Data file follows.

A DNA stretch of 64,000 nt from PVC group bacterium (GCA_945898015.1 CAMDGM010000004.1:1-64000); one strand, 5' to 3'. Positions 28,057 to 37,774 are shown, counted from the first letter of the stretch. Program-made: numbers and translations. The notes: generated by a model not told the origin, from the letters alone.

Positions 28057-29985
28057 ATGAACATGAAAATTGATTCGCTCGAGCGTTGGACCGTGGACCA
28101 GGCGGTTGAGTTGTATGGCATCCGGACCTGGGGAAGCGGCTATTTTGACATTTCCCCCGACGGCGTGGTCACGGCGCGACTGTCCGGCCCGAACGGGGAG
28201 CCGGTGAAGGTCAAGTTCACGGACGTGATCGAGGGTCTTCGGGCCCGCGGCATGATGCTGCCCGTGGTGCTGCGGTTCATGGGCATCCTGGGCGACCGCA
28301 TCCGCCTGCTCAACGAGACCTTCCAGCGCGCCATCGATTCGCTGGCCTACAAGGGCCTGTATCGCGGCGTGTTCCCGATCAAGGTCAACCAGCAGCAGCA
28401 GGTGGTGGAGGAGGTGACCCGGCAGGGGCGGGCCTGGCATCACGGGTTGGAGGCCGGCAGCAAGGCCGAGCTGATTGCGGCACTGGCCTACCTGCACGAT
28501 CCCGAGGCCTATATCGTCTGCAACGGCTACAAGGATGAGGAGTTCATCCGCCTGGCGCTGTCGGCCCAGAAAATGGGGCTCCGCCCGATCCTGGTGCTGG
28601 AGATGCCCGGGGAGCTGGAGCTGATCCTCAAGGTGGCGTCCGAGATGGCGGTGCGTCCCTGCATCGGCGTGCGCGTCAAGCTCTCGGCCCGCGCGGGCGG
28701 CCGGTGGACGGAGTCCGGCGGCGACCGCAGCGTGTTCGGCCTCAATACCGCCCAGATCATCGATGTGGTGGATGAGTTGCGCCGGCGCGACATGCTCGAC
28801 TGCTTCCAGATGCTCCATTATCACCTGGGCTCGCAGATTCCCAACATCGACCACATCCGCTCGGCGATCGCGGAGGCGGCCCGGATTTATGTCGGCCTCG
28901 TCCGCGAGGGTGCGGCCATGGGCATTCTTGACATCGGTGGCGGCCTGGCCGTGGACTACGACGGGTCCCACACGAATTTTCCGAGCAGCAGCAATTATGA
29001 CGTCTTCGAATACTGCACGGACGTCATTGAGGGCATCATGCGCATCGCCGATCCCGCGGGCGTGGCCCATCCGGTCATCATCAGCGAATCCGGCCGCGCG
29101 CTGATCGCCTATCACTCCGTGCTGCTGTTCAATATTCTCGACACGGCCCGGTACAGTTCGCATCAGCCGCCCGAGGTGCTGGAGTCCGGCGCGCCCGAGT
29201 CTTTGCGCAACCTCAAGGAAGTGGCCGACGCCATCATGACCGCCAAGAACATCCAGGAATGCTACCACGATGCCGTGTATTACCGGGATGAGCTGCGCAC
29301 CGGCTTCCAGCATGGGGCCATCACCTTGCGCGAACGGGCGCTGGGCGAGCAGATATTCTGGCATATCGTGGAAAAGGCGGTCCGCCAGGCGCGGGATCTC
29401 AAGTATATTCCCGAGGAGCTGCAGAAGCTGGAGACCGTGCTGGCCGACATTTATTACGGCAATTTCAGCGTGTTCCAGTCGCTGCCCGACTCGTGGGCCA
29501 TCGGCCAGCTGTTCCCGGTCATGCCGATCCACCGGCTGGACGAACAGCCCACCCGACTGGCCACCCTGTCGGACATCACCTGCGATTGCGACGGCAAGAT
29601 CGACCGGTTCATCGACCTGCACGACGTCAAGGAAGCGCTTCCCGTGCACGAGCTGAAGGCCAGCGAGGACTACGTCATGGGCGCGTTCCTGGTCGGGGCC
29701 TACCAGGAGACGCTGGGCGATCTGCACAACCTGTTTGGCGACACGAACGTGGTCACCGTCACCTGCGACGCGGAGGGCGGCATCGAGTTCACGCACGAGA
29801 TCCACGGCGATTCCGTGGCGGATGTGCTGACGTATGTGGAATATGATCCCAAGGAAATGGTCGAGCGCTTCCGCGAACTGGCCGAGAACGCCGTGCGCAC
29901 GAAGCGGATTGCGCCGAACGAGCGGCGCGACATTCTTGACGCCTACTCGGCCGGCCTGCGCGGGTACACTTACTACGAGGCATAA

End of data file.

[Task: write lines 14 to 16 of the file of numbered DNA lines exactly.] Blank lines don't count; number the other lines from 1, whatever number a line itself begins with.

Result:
29101 CTGATCGCCTATCACTCCGTGCTGCTGTTCAATATTCTCGACACGGCCCGGTACAGTTCGCATCAGCCGCCCGAGGTGCTGGAGTCCGGCGCGCCCGAGT
29201 CTTTGCGCAACCTCAAGGAAGTGGCCGACGCCATCATGACCGCCAAGAACATCCAGGAATGCTACCACGATGCCGTGTATTACCGGGATGAGCTGCGCAC
29301 CGGCTTCCAGCATGGGGCCATCACCTTGCGCGAACGGGCGCTGGGCGAGCAGATATTCTGGCATATCGTGGAAAAGGCGGTCCGCCAGGCGCGGGATCTC